Northwest Indian Fisheries Commission
Although much work is being done to restore salmon habitat in the Pacific Northwest—such as replacement and repair of culverts, as pictured above—salmon habitat is being compromised faster than it can be put back together.

Northwest Pacific Salmon Habitat Restoration Efforts Hampered by Development

Richard Walker
September 02, 2013

Millions of dollars were spent on salmon habitat recovery in 2012, and millions more are being spent this year. But a foremost salmon expert says that without federal coordination of those efforts, and enforcement of existing laws, we may have passed a tipping point. 

“We need to bring salmon habitat restoration back to the White House,” said Billy Frank Jr., chairman of the Northwest Indian Fisheries Commission and one of the foremost salmon experts, in a 2012 telephone interview with ICTMN. He was about to walk into a meeting with Justice Department officials and members of Congress to ask that the federal government lead a coordinated salmon recovery effort.

“The federal government has turned over all of its responsibility to the state,” he said. “State agencies are broke and they’re not managing anything now.”

It took just 150 years to damage salmon habitat that had flourished for thousands of years. Development in shoreline areas. Dams. Fertilizers. Logging. Polluted storm-water runoff that ultimately made its way to the sea.

Today, dams have been torn down on the Elwha River. Culverts are being removed so that salmon can return unimpeded to natal streams. Dikes are being dismantled so waters can return to estuaries. Pollution sources are being identified and corrected. But according to studies by the Northwest Indian Fisheries Commission, Washington State is losing salmon habitat faster than it’s being restored, and Frank believes that federal leadership is needed to implement salmon recovery consistently across jurisdictional lines.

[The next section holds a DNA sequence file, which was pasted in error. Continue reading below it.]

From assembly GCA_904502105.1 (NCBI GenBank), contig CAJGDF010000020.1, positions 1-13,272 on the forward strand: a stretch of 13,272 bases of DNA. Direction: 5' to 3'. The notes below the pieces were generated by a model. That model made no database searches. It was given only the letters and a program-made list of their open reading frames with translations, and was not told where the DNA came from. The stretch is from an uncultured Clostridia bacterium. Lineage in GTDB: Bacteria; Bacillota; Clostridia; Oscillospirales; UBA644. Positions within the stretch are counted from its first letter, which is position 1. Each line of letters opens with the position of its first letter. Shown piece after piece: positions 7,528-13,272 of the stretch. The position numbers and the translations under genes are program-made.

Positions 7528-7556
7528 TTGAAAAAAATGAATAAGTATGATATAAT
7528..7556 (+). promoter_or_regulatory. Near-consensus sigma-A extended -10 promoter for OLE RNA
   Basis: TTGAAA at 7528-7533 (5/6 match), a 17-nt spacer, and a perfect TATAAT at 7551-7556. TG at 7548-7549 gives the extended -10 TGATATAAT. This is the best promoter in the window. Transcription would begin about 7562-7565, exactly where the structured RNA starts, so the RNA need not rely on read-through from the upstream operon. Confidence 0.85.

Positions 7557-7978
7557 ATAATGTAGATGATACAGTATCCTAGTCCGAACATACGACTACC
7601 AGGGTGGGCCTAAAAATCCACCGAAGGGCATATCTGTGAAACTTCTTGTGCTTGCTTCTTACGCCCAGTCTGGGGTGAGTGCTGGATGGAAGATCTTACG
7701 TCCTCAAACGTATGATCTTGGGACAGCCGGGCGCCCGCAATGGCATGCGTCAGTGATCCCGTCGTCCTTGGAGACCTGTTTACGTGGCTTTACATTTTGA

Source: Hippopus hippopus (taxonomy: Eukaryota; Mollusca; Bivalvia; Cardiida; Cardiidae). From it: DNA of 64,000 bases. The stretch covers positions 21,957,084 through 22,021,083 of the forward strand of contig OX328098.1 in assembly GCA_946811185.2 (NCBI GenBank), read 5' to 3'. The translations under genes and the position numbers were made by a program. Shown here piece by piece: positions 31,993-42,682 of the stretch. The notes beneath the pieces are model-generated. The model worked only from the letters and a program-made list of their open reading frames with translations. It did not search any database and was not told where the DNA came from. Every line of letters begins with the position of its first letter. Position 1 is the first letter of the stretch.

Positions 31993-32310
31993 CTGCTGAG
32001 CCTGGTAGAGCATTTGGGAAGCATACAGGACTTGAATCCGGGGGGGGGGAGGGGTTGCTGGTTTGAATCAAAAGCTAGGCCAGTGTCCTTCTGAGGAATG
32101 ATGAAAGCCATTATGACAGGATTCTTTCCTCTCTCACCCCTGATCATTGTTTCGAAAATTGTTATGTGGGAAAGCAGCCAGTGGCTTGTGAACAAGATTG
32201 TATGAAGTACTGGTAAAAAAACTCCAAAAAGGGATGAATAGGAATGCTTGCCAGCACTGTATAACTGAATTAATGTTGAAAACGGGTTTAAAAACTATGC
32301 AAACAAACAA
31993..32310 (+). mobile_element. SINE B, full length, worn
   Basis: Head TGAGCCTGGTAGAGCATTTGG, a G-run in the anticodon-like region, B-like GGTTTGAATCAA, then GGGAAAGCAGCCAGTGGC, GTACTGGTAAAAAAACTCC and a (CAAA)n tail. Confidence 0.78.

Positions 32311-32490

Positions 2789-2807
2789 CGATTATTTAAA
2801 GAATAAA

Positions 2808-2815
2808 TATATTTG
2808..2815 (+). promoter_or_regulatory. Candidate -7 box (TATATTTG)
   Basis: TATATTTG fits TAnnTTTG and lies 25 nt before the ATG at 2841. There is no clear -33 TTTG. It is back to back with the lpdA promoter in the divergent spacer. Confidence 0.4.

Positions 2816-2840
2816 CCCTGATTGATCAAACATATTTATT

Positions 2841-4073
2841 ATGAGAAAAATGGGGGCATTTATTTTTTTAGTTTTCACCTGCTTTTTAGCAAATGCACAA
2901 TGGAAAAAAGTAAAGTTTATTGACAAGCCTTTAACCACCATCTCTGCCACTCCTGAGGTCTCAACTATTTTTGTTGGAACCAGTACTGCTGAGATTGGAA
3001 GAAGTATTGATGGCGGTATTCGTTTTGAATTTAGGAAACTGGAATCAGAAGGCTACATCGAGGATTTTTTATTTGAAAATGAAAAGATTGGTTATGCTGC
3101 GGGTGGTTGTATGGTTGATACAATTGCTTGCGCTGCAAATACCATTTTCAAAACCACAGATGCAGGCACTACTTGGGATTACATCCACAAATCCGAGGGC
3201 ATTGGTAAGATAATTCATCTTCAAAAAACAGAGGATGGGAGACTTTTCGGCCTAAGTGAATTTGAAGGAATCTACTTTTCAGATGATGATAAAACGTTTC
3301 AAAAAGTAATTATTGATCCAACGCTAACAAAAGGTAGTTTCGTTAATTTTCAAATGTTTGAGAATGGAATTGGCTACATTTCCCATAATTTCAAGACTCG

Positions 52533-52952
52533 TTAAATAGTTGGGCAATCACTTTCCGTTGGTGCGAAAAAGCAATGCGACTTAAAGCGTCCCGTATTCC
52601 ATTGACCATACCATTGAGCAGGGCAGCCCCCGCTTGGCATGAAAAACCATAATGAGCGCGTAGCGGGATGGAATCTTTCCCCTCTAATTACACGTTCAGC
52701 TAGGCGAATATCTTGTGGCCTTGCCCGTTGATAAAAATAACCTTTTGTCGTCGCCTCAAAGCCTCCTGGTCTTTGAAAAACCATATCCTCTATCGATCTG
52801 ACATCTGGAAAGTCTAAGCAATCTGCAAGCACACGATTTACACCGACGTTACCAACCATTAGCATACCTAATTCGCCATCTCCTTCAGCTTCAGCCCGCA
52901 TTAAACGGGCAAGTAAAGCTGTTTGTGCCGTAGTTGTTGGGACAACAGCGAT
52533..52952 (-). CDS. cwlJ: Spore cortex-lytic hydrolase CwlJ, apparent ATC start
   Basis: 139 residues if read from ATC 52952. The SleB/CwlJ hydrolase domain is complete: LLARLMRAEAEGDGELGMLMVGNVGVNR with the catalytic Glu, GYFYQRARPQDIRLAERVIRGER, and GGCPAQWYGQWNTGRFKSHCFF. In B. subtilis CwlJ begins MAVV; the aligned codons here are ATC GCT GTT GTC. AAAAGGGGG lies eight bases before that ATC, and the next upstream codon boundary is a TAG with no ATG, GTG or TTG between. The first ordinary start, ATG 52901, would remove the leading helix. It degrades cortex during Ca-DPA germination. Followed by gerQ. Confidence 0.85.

RELATED: Dammed No More: Chinook Return to Elwha River

Salmon recovery involves many agencies and jurisdictions, but those efforts are often not in sync; in fact they frequently conflict with federal salmon habitat-recovery goals. In one example, the U.S. Army Corps of Engineers has issued permits for shoreline structures that salmon recovery goals seek to remove. In Washington State’s Shoreline Management Act, homes are considered a “preferred” shoreline use, although home development often is accompanied by the construction of bulkheads and docks. Shoreline armoring and riparian vegetation removal are within the jurisdiction of National Marine Fisheries Service’s policy governing enforcement of the Endangered Species Act, but “there appears to be only one instance of NMFS exercising its enforcement authority over these activities during the past decade,” according to a 2011 report from the fisheries commission, “Treaty Rights at Risk: Ongoing Habitat Loss, the Decline of the Salmon Resource, and Recommendations for Change,” which led to an ongoing initiative of the same name.

But little has changed, and in September 2012 the fisheries commission released another report, “State of Our Watersheds,” documenting the results of local and state planning that have been in conflict with salmon habitat-recovery goals.

Next in Part 2: Salmon Killers: Top 10 Threats to the King of Fish